• Successfully defended the respondent, an international oil field services company, in a claim brought by an MNC engineering contractor (in a construction project for an oil refinery in Singapore) in an arbitration for damages arising from property damage caused by a pigging operation undertaken by the respondent.
  • Successfully represented the appellant in the Court of Appeal in overturning the lower court decision in awarding a multimillion-dollar residential property owned by the appellant company to the respondent on the ground of common intention constructive trust. The Court of Appeal rejected the Respondent’s case that a common intention constructive trust existed on the facts of the case.
  • Represented a shipowner in a claim brought by it in the High Court of Singapore following the collision of its vessel with another in the Malacca Straits (by the arrest of the other vessel in Singapore). The defendant shipowner had also instituted an action in the Malaysian admiralty court by arresting the client’s vessel in Malaysia. The matter before the Singapore court concerned the appropriate jurisdiction in which to adjudicate the claims arising from the said collision.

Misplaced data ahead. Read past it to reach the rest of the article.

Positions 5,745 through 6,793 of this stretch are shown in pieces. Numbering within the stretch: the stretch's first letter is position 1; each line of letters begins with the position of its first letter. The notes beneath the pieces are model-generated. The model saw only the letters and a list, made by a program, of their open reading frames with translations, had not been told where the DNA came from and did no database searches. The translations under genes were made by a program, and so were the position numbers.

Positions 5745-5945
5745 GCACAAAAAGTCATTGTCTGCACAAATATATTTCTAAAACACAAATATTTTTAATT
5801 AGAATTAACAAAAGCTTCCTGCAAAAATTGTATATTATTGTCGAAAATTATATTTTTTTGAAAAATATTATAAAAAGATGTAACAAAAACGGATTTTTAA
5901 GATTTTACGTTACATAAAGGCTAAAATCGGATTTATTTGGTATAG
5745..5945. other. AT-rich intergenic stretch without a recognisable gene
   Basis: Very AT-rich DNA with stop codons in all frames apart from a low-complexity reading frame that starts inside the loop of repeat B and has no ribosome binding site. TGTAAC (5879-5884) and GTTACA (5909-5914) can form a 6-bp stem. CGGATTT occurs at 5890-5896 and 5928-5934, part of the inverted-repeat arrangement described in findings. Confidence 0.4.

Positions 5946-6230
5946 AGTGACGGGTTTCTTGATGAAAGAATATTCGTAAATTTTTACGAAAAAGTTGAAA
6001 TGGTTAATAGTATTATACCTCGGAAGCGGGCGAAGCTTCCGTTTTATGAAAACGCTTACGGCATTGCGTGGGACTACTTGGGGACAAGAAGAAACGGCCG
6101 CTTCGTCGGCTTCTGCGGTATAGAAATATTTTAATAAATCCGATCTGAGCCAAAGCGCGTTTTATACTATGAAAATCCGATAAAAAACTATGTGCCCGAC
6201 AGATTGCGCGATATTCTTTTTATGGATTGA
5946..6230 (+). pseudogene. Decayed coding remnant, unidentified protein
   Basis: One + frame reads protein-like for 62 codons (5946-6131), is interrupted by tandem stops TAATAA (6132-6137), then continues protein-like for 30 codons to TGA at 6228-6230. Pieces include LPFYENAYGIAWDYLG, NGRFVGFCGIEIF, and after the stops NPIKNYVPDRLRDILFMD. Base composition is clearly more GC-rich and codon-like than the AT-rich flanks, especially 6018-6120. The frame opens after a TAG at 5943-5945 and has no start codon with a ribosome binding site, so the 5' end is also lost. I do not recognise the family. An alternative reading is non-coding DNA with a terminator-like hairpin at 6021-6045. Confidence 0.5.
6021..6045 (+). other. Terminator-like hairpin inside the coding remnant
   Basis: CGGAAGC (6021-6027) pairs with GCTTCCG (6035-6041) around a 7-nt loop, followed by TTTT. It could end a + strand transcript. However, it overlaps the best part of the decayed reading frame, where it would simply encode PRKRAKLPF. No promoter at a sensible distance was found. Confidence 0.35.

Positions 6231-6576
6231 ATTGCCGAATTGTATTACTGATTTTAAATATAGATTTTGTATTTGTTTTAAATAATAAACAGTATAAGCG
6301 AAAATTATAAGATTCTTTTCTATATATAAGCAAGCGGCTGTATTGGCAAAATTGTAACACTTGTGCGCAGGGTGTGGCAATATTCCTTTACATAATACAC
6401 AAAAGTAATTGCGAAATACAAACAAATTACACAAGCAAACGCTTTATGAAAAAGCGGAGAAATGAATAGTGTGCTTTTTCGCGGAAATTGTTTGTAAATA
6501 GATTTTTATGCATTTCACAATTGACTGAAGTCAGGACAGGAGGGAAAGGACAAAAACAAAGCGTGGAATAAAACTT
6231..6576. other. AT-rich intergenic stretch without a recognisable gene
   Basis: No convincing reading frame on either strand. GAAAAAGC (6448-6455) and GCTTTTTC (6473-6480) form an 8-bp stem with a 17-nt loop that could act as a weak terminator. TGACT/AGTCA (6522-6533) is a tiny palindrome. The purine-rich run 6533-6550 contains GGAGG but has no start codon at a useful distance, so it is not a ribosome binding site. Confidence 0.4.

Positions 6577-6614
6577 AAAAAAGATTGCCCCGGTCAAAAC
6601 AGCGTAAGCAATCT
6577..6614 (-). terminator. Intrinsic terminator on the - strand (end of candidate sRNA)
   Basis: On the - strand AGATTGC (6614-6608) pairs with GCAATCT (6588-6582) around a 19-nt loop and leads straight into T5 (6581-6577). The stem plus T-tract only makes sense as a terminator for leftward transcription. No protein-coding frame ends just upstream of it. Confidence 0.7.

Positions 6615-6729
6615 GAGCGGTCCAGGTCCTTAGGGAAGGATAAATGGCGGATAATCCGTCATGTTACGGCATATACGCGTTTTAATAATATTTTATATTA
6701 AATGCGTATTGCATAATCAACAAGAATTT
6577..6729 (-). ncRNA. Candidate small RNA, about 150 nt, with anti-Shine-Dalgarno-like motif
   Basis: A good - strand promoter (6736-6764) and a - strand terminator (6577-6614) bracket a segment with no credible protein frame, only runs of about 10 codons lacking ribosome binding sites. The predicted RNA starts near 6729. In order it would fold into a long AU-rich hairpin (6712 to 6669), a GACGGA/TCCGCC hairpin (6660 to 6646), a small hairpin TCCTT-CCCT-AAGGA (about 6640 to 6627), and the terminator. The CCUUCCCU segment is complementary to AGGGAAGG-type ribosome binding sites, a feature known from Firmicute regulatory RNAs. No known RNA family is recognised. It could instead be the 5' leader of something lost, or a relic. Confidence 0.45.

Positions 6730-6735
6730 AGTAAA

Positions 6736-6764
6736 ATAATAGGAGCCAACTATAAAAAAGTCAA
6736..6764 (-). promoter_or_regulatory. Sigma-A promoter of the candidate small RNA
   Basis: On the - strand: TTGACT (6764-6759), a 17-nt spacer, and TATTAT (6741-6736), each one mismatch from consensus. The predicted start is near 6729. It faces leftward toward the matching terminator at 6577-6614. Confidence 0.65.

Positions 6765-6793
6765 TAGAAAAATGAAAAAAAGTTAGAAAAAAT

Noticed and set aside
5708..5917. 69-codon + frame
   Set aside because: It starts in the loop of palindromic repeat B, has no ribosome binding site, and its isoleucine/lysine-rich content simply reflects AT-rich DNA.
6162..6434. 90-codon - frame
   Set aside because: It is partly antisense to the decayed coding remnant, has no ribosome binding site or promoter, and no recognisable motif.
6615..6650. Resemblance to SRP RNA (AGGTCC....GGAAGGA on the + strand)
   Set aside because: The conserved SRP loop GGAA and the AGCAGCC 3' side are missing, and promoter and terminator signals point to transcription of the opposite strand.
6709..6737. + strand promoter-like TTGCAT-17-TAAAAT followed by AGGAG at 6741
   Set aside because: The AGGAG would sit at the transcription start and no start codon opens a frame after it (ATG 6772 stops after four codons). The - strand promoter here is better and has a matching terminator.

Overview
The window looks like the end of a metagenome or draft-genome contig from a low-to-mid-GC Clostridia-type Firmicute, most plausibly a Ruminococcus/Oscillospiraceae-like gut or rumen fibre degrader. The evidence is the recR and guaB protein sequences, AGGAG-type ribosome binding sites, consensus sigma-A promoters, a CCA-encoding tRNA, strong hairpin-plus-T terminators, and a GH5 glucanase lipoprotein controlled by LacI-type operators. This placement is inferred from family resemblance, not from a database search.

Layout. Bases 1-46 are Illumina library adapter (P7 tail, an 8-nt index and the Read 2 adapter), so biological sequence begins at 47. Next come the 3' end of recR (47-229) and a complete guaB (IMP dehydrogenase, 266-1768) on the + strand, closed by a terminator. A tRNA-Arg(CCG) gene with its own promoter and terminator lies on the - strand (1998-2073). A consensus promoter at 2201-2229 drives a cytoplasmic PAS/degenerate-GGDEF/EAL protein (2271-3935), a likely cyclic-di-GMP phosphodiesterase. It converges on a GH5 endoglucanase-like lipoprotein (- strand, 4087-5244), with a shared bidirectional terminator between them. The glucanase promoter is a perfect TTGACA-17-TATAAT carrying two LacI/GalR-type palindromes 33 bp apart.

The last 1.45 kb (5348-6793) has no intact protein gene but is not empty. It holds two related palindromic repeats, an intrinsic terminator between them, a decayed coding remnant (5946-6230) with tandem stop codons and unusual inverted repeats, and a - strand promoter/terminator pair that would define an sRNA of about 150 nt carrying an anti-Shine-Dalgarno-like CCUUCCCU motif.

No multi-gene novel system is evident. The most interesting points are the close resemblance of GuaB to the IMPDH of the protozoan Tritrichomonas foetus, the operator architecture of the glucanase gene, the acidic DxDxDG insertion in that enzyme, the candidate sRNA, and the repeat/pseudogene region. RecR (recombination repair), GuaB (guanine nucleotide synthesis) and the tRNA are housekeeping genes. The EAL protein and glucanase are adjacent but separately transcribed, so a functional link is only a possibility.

• Successfully represented the shipper/owner of an oil cargo against the vessel owner for cargo contamination. A key preliminary issue was whether the shipper/owner of the cargo had title to sue at the time the Writ was issued. Although an indorsee of the bill of lading, it was not in possession of the bill of lading at the time the Writ was issued. However, the High Court accepted that there was a ship’s delivery order which conferred on the shipper/owner the right to sue in contract pursuant to section 2(1)(c) of the Bills of Lading Act.
  • Acted for the owner of a vessel (and its P&I Club) which grounded at a remote island in the Banda Seas off Indonesia enroute from Australia to Thailand. Attended onboard the stranded vessel onsite to record evidence and investigate into the cause of the grounding and advising shipowner/Club on recovery action against cargo interests for GA contributions arising from the grounding incident.

Education (University):

LLB (Hons), University of London

Professional Associations and Memberships:

Member, Law Society of Singapore
Member, Singapore Academy of Law
Member, Singapore Chamber of Maritime Arbitration


Mandarin (Basic)